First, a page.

The image forming apparatus winds the ink ribbon 40 slightly onto the take-up reel 13 before a subsequent print is performed. The first and second optical sensors 20 a and 20 b respectively detect the number information portion 51 and the sync information portion 52 of the print number mark 50. The remaining usable amount of the ink ribbon 40 is detected by detecting the number information portion 51 and the sync information portion 52 using the first and second optical sensors 20 a and 20 b. The detected remaining usable amount of ink of the ink ribbon 40 can be displayed on a display device (not shown) so that a user can view the amount.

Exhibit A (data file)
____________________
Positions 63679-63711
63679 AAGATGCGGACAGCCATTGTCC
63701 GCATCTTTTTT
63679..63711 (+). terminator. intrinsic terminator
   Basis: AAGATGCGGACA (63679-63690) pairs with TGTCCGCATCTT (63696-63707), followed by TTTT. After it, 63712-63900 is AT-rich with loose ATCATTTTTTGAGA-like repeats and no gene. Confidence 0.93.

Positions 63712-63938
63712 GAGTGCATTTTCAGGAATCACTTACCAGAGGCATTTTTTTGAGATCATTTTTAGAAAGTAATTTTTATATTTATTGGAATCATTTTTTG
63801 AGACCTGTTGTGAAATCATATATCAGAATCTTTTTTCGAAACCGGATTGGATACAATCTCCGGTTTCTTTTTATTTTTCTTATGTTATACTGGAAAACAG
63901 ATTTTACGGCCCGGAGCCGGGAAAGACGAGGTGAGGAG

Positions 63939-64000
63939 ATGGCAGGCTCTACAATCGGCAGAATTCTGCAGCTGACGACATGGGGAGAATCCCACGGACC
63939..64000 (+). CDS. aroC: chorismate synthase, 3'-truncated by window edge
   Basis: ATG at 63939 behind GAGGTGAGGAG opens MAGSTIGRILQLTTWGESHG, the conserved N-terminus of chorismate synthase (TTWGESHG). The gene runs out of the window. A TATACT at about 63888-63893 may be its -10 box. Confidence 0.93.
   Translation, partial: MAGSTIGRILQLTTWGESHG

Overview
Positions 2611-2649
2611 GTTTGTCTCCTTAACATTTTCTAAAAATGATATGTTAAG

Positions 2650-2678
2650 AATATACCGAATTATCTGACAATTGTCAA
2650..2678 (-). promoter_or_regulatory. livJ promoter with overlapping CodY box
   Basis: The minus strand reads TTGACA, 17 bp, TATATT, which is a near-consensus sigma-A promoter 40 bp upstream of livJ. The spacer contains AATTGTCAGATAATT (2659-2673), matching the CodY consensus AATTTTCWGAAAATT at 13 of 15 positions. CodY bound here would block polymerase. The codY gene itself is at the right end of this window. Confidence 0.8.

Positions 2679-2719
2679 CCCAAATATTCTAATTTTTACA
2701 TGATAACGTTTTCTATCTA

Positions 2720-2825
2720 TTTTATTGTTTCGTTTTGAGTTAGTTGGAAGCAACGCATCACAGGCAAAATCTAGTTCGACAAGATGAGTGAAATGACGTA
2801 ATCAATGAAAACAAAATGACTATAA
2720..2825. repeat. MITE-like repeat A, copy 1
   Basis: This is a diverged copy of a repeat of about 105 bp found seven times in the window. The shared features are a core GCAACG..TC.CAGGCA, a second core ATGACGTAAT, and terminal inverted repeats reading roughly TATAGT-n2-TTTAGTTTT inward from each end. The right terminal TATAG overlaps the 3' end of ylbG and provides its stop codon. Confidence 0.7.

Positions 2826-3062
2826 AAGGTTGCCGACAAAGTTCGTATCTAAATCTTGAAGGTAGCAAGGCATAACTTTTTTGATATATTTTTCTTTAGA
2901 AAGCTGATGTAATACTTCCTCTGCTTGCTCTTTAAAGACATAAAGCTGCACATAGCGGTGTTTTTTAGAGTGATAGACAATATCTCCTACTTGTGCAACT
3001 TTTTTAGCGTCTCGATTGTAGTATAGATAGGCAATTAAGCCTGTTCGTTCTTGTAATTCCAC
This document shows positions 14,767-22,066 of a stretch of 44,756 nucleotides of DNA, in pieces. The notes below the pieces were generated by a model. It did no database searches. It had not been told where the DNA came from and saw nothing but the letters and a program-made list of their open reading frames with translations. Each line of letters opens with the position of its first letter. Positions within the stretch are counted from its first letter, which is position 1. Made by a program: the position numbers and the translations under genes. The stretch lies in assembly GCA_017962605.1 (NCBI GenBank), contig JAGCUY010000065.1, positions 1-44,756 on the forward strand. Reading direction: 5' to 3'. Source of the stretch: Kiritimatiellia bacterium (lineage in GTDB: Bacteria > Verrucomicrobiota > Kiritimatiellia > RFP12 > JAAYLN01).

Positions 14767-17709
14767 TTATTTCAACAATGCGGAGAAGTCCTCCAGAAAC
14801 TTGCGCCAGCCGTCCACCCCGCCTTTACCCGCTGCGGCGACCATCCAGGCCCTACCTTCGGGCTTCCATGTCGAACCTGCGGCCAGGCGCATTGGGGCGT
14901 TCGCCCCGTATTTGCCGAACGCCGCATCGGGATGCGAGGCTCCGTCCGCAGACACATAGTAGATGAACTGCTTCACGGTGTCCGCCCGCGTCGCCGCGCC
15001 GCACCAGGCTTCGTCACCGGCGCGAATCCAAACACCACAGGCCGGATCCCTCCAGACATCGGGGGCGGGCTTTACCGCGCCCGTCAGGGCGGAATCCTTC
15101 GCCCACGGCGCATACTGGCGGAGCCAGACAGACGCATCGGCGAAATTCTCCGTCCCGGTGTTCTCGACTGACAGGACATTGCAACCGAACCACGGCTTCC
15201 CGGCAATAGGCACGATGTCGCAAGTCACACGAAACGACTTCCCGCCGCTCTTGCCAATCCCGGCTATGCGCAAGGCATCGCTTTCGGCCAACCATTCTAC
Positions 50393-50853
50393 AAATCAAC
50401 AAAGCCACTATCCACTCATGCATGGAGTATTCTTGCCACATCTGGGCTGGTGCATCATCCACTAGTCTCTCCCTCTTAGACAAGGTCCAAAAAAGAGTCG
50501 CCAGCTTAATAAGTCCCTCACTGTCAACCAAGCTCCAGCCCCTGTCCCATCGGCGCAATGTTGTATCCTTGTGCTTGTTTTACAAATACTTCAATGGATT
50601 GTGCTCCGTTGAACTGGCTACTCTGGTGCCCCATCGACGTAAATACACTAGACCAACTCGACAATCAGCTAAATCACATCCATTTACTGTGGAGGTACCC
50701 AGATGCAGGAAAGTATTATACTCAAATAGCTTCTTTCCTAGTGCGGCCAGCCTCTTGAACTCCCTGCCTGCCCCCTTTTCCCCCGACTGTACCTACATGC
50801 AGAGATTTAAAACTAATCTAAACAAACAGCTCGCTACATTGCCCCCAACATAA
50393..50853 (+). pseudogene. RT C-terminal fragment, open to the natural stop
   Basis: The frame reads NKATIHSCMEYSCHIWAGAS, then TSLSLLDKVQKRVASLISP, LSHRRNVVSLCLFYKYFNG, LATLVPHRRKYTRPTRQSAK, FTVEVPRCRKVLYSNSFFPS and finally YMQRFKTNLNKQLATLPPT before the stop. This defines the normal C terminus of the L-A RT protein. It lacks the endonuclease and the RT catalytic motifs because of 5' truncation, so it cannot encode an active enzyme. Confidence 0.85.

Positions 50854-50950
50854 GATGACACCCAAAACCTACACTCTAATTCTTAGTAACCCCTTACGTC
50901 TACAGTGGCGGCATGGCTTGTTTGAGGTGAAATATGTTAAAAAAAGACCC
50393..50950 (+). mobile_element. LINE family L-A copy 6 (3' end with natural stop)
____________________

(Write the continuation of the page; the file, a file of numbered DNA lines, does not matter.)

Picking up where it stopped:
Since the print number mark 50 is formed directly on the ink ribbon 40, the remaining usable amount of ink of the ink ribbon 40 can be recognized even when the ink ribbon cassette 10 is removed and reinstalled in the image forming apparatus. Also, since the print number mark 50 is formed using the thermal head 1, the structure of the image forming apparatus according to this embodiment of the present general inventive concept is simpler than that of a conventional image forming apparatus using a magnetic head to indicate the remaining amount of an ink ribbon. Further, since the image forming apparatus stops transferring the ink ribbon 40 before the print number mark 50 reaches the optical sensors 20 a and 20 b, the ink ribbon 40 does not need to be rewound to detect the remaining amount of the ink ribbon 40 when a subsequent print is performed or the ink ribbon cassette 10 is reinstalled.